his dock, walkway, and boat house after Hurricane Wilma's wind surge broke it apart. He completed
$31,000 in work on it to repair damage from Hurricane Jeanne just two months before Wilma hit.
Almost every one of the 25 residents received similar damage coupled with boats and debris the surge
washed into their yards from Lake Istokpoga being unusually high. He'd like to get answers on why the
lake had to be high during the storm, and if the county can assume maintenance of the road in case it
washes out again.


NEST,
Continued from 1A
Cash said. About 80 percent are
over 70. He said they had to pay
for help to get their yards
cleaned up.
Abll Road
Cash said the deepest cut of
all was that the high water near-
ly % %shed out Abell Road. Last
year, floodwaters from Jeanne
washed out about 200 feet of it.
That couldn't .be helped, he
said, but this year's damage
was preventable, he said. The
South Florida Water
Management District held the
lake artificially high to provide
water for irrigation in the win-
ter, and that made the wind
surge worse.


" 4 He new the county had
installed a drain structure in a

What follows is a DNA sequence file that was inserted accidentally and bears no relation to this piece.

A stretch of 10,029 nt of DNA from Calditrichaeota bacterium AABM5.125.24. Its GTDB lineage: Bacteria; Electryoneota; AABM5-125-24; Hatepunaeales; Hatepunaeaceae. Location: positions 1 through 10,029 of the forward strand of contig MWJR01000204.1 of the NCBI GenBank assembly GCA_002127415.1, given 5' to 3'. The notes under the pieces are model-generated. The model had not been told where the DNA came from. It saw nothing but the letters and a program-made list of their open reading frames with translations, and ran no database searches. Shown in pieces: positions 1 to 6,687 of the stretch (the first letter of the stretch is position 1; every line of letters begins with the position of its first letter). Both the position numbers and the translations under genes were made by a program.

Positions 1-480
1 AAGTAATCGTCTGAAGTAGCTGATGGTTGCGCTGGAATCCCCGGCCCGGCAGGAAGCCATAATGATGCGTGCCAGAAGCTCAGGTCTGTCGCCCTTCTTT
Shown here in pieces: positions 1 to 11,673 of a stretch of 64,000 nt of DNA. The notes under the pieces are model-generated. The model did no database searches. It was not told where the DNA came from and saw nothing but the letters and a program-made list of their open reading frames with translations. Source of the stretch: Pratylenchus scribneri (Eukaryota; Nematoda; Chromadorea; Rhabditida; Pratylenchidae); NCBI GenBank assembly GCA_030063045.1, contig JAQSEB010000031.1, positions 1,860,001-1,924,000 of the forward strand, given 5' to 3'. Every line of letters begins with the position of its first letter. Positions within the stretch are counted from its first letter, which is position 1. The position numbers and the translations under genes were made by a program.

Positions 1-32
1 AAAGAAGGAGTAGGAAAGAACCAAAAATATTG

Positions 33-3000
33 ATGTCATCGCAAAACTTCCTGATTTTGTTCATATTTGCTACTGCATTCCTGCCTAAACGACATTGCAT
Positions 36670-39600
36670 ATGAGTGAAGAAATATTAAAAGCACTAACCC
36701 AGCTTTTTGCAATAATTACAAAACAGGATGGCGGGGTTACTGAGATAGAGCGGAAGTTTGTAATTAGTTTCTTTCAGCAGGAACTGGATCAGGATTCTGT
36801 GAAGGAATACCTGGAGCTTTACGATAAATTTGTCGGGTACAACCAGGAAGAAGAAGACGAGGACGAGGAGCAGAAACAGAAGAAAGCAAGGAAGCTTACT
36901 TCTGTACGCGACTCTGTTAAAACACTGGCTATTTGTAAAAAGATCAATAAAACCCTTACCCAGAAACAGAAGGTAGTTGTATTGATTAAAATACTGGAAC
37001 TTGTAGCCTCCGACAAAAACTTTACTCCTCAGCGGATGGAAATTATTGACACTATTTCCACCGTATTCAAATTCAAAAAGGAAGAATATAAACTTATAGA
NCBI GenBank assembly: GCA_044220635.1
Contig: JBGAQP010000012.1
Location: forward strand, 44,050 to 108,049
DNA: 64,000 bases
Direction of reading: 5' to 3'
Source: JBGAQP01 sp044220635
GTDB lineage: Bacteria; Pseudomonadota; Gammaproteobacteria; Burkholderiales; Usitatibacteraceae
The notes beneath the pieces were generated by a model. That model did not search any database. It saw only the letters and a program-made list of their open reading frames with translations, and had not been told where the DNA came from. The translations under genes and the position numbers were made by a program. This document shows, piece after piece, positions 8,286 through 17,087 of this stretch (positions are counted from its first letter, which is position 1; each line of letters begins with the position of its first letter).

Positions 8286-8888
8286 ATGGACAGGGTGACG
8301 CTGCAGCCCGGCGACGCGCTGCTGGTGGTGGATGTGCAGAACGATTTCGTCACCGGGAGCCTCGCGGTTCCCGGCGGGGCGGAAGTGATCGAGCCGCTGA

caladium field at the .corner of
County Road 621 and Abell
Road, with the intent of drain-
ing water into canals across the
county road. After the storm,
however, Cash alleges he found
work crews blocking the spill-
way with help from a "long-
arm" boom and a back hoe, to
protect caladium plants by the
canals.
About a week after the storm,
water began running out of the
flooded field into canals across
the road, but slowly, Cash said.
There was still some damage to
Abell Road. Residents had to
bring in shell rock to fix it.
"People are starting to get
real concerned," he said.,
"We've been eight years fight-


ing t- get 'the county-to main-
tain the road for us. We're up
the creek if it happens again."
He's called local officials to
see if the county will take over
maintenance of Abell Road, and
to see if they can make head-
way .with the South Florida
Water Management District
regarding the lake levels.
While the water district told
the News-Sun that the U.S.
Army Corps of Engineers sets
the water release schedules,
representatives from the Corps
have allegedly told Cash the
water district sets those sched-
ules and levels.
"Instead of passing the buck,
,ywhy (doesn't) someone repre-
sent us down here," Cash said.


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STEED
Continued from 1A